Help stop your cows being radiators on hot days

Heat stress can be a real drain on dairy cow performance.

Help stop your cows being radiators on hot days

Heat stress can be a real drain on dairy cow performance, but a simple change to the diet can make a big difference to how well cows cope with hot and humid conditions as UFAC’s Mike Chown explains.

Cows begin to suffer symptoms of heat stress as soon as temperatures exceed 19°C (66°F), which means that virtually every day of the grazing season they will be affected. High humidity makes the effects of heat stress worse.

Heat stress is a real problem for cows because the rumen is effectively a 200 litre radiator. It is a huge internal generator of heat due to the fermentation of forages and cereals. This process is continuous and goes on every day of the year and, unlike us, they can’t turn the central heating off!

As soon as cows begin to suffer from heat stress there is a cascade effect which leads to reduced production, lower milk fat and a risk of poorer fertility. They become less active and have increased respiration rates. How often do we see cows standing up, sheltering under trees and hedges trying to keep cool?

The first thing to ensure is the adequate supply of fresh clean water. As a consequence of increased respiration and evaporation, their water requirements can increase by 40%. Adding water to the TMR is a practical option.

In periods of heat stress DMI can reduce by up to 30%, increasing the acidosis risk as the concentrate to fibre ratio increases. One quick and simple action is to change the energy sources in the diet, switching away from energy sources which are fermented in the rumen.

While it is important to maintain forage intakes to promote good rumen health and support butterfats, it is possible to replace rumen fermented carbohydrates like cereals with an unfermentable energy source, especially rumen-inert fatty acids and glycerine.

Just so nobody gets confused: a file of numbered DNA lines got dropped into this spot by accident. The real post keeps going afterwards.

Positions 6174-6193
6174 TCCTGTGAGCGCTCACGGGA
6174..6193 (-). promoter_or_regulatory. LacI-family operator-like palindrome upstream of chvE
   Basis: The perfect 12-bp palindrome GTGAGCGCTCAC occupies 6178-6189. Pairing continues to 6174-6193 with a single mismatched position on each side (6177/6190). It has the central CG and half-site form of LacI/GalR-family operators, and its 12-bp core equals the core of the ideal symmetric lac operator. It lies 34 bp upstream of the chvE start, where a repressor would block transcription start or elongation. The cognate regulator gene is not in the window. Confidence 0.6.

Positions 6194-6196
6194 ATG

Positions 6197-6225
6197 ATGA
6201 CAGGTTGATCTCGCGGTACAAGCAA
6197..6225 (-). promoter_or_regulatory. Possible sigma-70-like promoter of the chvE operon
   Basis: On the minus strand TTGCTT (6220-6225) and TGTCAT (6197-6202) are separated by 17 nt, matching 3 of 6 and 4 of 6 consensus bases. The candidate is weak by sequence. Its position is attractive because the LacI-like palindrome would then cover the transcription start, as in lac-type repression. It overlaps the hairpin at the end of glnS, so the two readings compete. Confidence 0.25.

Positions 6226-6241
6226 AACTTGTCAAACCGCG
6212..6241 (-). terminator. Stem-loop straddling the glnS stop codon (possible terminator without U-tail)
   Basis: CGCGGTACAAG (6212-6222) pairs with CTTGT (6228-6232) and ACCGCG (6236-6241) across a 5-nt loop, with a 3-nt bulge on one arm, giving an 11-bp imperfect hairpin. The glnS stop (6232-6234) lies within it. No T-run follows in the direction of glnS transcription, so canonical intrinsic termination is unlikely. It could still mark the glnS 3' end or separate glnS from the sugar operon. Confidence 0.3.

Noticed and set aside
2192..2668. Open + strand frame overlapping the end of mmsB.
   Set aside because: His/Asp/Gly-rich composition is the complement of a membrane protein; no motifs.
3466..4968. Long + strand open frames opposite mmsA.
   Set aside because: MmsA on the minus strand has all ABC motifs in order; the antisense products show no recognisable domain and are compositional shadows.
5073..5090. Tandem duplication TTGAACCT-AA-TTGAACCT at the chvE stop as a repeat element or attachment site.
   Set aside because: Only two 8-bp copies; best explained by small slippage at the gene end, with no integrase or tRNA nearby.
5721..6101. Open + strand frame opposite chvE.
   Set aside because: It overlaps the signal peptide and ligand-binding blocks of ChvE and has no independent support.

Highly digestible rumen-inert fats like Supa-Cream have a balanced fatty acid profile and are digested in the small intestines with no heat being produced. In addition, they have at least 2.5 times the energy content of cereals meaning they can boost the energy content of the overall diet, even if dry mater intakes are reduced. Rumen-inert fats also help reduce the risk of SARA and acidosis.

With 70% of a cow’s energy coming from glucose, it is important to ensure the diet contains sufficient levels of the precursors for glucose production. Glyco-Buff provides rumen-inert glycerine, an efficient source of glucose which won’t contribute to heat, plus a buffer which is essential as buffers naturally produced by cows reduce significantly due to decreased rumination.

Switching energy sources will help your cows better cope with heat stress and minimise effects on yields, milk quality and health.

Another concern is that heat stress increases the risk of oxidative stress and can cause dysfunctional inflammatory responses, both of which may reduce fertility. Research has shown there is a steeper decline in fertility in the summer compared with the winter.

One way to overcome the negative effects of stress on inflammatory responses is supplementing diets with marine sources of the polyunsaturated omega-3 fatty acids EPA and DHA. Fed in the breeding period, particularly during warm weather they have a stimulatory effect on pregnancy. To reduce oxidative stress ensure rations supply enough of these fatty acids along with Vitamin E and organic selenium.

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